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The closure of Lambeth County Court has become a dangerous farce

Credit to secretlondon123. Used under Attribution-ShareAlike 2.0 Generic (CC BY-SA 2.0)

Credit to secretlondon123.

Lambeth County Court,  one of the busiest housing court in the country, was due to close last week as part of the Ministry of Justice’s court closure programme. Late last Friday, our solicitors were informed that the Court was staying open for at least another month; the court staff had only found out that morning. The chaos around the Court is putting families at risk of homelessness and denying them access to justice.

When the plan to close Lambeth County Court was first announced, Cambridge House along with Southwark and Lambeth Law Centres advocated against the decision to close the court, highlighting the substantial barriers to justice that closing the court would create for poorer clients across South London. Under the proposed plans, court users will be expected to travel much further to attend and at considerable cost; for example, a person in South Norwood may have to travel to Old Street, a £10 return. A single person’s basic Universal Credit allowance is £79 per week; attending a hearing then could consume more than 10% of their weekly budget. The decision appears to be administratively driven and with little thought given to users of the court, especially those vulnerable clients most in need of accessible justice.

With this latest twist, the closure of the court has descended from a short sighted cost-cutting exercise to dangerous farce. We have seen many different letters relating to court hearings, all citing different venues. These cases are not trivial – vulnerable people with low incomes attending court to try and keep a roof over the heads, sometimes against unscrupulous or negligent landlords. Thanks to this confusion, there can be no doubt that there will be more evictions and more people will become homeless. People will attend the wrong court, arrive late or not attend at all, thanks to the cost, because they can’t get time off work, or simply because they’ve given up hope. Some will make deals with their landlords to avoid court, which will doubtless to lead to eviction/homelessness in the end.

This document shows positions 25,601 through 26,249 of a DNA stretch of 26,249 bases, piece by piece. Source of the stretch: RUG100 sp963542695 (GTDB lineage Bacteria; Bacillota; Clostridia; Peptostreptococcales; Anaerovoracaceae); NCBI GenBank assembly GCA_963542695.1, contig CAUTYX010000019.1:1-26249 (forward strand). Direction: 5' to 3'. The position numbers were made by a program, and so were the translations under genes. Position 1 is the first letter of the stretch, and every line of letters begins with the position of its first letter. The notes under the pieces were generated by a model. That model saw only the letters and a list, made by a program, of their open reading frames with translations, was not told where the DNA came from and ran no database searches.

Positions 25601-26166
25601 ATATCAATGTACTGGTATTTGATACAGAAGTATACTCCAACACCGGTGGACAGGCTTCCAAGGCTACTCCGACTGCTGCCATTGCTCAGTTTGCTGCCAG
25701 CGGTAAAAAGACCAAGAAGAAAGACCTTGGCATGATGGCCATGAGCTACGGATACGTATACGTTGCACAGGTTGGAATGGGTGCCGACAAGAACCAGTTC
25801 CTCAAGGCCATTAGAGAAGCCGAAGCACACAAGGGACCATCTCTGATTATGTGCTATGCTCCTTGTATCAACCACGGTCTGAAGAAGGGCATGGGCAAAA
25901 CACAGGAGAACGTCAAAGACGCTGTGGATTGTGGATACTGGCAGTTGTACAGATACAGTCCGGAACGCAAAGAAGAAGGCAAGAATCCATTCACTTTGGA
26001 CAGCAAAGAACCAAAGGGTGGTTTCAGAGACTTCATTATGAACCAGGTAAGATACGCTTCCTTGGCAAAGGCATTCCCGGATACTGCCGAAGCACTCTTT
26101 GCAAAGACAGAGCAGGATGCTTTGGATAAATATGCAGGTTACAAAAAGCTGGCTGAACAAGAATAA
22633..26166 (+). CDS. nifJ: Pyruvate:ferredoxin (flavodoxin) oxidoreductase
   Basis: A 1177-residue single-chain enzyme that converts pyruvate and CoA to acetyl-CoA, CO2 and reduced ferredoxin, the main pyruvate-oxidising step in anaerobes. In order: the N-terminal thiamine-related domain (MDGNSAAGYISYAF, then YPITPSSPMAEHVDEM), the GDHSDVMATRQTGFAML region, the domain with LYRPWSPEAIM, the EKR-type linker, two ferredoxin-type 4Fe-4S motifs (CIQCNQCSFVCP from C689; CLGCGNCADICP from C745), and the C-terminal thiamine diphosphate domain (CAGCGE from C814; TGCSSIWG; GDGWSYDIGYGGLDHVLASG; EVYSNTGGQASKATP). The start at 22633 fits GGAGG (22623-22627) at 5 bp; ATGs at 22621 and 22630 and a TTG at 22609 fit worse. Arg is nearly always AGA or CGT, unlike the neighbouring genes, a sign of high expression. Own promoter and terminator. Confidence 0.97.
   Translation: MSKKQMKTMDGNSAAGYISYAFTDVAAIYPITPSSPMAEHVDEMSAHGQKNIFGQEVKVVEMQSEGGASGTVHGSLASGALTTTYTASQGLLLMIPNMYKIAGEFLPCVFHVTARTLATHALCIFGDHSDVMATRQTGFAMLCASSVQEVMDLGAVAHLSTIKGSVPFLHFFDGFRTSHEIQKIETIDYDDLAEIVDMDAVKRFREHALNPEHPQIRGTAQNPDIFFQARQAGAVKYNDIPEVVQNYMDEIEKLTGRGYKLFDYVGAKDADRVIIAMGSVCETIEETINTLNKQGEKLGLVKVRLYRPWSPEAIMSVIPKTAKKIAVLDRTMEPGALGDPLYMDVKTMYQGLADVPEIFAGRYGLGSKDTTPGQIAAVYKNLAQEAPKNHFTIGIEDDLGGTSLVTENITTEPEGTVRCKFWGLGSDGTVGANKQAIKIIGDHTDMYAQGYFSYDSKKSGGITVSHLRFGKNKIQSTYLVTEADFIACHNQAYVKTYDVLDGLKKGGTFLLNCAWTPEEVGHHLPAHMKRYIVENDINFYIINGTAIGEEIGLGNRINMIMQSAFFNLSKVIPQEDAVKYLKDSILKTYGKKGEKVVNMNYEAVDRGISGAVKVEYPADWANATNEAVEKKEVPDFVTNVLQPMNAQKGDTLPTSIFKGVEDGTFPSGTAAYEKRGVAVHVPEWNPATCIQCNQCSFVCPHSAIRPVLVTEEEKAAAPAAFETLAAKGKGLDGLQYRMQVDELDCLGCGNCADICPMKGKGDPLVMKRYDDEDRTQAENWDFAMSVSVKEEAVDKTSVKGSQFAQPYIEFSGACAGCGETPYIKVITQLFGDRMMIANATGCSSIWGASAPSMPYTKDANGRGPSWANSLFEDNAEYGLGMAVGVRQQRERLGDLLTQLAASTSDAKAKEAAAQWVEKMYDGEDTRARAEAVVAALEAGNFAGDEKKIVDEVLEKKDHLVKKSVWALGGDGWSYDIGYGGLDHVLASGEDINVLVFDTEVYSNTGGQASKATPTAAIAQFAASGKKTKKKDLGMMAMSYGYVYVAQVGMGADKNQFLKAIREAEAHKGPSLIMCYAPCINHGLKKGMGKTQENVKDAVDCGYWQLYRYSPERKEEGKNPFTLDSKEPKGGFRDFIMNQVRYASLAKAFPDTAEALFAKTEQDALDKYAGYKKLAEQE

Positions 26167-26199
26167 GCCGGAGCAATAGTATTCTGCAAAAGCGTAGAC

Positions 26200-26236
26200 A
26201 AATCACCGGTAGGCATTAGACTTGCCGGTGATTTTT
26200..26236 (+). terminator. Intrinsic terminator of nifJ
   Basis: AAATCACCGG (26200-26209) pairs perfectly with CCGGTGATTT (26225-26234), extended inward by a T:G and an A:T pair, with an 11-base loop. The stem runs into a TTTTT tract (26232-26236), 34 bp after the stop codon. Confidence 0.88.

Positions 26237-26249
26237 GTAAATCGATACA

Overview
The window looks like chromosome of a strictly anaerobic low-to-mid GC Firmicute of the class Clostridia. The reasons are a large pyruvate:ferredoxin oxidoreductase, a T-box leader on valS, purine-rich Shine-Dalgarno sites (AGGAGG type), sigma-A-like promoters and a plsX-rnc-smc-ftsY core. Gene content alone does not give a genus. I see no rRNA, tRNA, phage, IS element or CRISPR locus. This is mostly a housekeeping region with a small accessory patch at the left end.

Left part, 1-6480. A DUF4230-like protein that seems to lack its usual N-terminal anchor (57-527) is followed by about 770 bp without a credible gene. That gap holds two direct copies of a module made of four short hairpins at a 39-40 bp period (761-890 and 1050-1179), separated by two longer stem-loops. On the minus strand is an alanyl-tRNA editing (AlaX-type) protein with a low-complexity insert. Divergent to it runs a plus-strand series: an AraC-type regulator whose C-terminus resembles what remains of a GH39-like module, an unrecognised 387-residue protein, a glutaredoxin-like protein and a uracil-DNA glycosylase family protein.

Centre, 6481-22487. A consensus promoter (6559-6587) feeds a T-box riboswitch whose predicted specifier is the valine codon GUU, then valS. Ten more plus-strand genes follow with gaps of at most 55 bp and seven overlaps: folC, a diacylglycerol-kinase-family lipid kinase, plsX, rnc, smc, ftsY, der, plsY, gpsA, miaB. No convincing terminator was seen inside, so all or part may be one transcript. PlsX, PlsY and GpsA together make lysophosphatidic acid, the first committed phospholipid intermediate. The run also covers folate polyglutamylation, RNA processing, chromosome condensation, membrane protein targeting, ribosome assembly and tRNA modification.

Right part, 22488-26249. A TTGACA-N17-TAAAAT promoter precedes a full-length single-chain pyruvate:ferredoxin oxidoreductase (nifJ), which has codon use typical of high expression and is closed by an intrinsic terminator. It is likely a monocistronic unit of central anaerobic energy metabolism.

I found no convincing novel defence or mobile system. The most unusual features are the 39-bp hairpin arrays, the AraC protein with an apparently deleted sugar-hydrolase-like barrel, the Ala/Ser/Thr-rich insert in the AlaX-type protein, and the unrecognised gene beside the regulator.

It is vital that people seek legal advice as soon as they receive any court notification, as Legal Aid is still available for housing possession cases, and that they are able to attend court. We reiterate our response to the closure plans and urge the Ministry of Justice to reconsider the decision to close Lambeth County Court. 

Local Couple Support Cambridge House!

We’re saying a huge thank you (and congratulations) to Kathryn and Iain, two local residents who are getting married this month and supporting Cambridge House!

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Kathryn and Iain, star Camberwell residents.

They have shown amazing generosity and inspiring commitment to our local community by inviting their wedding guests to donate to our work tackling poverty and social exclusion in Southwark. Showing amazing community spirit, Kathryn and Iain are not only supporting us but are holding the ceremony locally with locally sourced catering and flowers! What stars!

We feel so lucky to have their support, and wish them all the very best for the coming wedding and for their future together. If you’d like to make a donation in support of Kathryn and Ian, you can do it safely and quickly online here:

Cambridge House Law Centre’s successful LGO complaint a victory for both client and community!

We are very proud of our Law Centre and in particular solicitor Sharon Gunard who have had a successful Local Government Ombudsman (LGO) complaint outcome!
Miss B is vulnerable and suffers with extreme anxiety and depression. As a result she was treated by the mental health team at the South London & Maudsley Home Treatment Team. Unemployed and with no means of support she applied online for Housing Benefits. However, she was not told that in order to receive financial support she needed to make a claim under the new Universal Credit scheme. As a result,  Miss B was left with significant rent arrears for which the Council tried to evict her.